medium: Management provided commitment during CMMI studies. none or low: Management did not provide commitment. medium: Metrics are collected but analysis is not performed. Management Commitment II high: Management provided full commitment during CMMI studies. none or low: the organization does not employ metrics and measurement activities prior to CMMI. medium: Organization is aware of the benefits of automated metrics tools but did not utilize them during CMMI studies.2. none or low: Automated metrics tools are not utilized.Metrics Analysis high: Metrics are selected based on a method and the results of the analysis of the results are used in related fields. none or low: Neither metrics are collected nor they are analyzed. 6. 7. medium: Management is aware of the benefits and provided commitment prior to CMMI studies. 5.1. none or low: Management did not provide commitment during CMMI studies. 120 . 5.Automated Metrics Tool high: Organization is aware of the benefits of automated metrics tools and utilized them during CMMI studies. Management Commitment I high: CMMI studies are initiated by management and management provided full commitment prior to CMMI studies.medium: the organization has collected metrics prior to CMMI.

none or low: the organization has no experience on process documentation. Process Documentation high: the organization has adopted process documentation activities prior to CMMI studies. Management Involvement high: Management actively participated in most of the CMMI activities. medium: the organization has problems with process documentation activities. 9.8. 121 . medium: Management actively participated in some of the CMMI activities none or low: Management did not participated in any CMMI activities.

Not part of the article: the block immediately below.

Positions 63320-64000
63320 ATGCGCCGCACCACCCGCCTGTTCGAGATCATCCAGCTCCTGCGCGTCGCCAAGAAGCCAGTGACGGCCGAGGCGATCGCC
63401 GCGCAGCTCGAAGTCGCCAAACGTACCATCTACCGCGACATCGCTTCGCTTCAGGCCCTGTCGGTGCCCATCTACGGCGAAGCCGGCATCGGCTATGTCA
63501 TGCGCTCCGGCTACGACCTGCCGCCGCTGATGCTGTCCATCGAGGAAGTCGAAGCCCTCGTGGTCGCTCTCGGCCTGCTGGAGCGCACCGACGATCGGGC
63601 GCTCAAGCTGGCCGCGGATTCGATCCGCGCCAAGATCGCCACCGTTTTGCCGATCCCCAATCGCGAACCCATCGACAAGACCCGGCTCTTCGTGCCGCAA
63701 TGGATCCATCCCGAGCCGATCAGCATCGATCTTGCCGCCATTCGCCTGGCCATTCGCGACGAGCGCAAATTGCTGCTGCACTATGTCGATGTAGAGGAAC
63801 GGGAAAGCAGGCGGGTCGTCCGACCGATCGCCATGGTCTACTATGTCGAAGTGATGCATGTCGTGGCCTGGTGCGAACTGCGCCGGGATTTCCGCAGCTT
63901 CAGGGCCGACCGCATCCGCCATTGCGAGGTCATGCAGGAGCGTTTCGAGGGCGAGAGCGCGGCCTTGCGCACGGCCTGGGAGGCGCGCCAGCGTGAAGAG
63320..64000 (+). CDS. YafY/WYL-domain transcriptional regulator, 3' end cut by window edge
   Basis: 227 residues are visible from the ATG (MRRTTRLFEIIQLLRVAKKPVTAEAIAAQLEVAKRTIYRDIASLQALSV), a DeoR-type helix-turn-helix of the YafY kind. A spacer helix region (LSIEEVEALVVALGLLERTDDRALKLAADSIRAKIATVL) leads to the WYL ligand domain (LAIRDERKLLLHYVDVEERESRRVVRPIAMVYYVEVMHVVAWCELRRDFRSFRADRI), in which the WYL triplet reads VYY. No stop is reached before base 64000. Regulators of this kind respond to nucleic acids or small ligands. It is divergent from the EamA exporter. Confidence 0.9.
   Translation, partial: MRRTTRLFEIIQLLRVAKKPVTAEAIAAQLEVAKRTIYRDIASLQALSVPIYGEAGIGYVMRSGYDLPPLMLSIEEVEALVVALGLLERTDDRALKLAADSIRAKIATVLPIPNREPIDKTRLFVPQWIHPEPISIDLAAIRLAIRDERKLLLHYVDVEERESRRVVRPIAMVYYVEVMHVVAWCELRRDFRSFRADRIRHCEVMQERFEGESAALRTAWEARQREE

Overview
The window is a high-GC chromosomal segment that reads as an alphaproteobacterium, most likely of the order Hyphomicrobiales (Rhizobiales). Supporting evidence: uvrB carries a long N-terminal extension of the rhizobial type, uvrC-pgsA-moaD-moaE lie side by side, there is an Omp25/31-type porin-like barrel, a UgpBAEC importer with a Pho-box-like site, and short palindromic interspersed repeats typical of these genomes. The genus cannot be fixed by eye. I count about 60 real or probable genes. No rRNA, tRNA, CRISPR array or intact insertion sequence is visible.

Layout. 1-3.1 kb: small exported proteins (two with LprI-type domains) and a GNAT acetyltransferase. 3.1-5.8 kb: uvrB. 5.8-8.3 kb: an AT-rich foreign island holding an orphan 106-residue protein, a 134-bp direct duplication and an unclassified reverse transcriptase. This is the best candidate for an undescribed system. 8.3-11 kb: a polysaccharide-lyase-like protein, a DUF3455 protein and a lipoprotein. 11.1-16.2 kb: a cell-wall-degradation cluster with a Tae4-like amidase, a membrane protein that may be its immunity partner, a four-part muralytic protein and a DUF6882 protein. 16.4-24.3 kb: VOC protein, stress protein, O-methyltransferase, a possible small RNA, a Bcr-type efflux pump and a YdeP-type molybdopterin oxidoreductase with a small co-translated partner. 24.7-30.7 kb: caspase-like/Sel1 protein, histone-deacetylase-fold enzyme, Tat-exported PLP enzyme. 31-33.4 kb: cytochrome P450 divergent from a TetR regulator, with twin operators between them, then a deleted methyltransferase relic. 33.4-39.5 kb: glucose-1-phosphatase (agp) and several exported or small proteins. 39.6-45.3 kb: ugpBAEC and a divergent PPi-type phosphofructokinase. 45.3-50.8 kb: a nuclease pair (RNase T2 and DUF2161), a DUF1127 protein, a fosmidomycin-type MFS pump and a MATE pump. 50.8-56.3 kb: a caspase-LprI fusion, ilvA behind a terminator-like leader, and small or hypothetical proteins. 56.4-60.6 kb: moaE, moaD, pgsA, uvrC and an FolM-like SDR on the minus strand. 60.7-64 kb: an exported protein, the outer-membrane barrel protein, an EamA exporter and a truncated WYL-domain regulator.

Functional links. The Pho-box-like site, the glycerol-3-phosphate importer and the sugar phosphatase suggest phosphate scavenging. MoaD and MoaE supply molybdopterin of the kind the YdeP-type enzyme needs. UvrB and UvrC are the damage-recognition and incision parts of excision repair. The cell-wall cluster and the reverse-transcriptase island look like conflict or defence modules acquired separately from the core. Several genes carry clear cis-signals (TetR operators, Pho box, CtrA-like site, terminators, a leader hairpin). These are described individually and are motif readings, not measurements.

D.edu. Department of Instructor Computer Technology and Programming Jan 2007.com EDUCATION Degree MS BS Institution METU Information Systems METU Chemical Engineering Year of Graduation 2003 1999 WORK EXPERIENCE Year Place Enrollment Sep2007. 1976. Department of Ph. Scholar 2007 Computer Engineering 122 . Kilis Married + 90 216 544 5555/1226 + 90 216 327 96 31 ykaragul@dogus.tr ysalihoglu@gmail.Aug Çankaya University.Present Doğuş University.VITA PERSONAL INFORMATION Surname. Yasemin Turkish (TC) November 15. Name: Nationality: Date and Place of Birth: Marital Status: Phone: Fax: E-mail: Karagül.

Y. Middle East Technical University.2000-2005 METU.(2009). Critical Success Factors for CMMI-Based Software Process Improvement Initiatives. Informatics Institutes Karagül. Y. (2009) Factors that affet the duration of software process improvement programs. S. Y. Unpublished Master’s Thesis. Software Process Improvement 123 . The Journal of Systems and Software (submitted) RESEARCH INTEREST Software Quality. and Bilgen. (METU/II-TR-2009-17). Ankara. (2003) Adoption and Utilization of Information Systems in an Emerging Turkish Industrial Town: A Case Study on Gaziantep. Middle East Technical University Karagül. Department Systems of Information Research Assistant PUBLICATIONS Salihoğlu.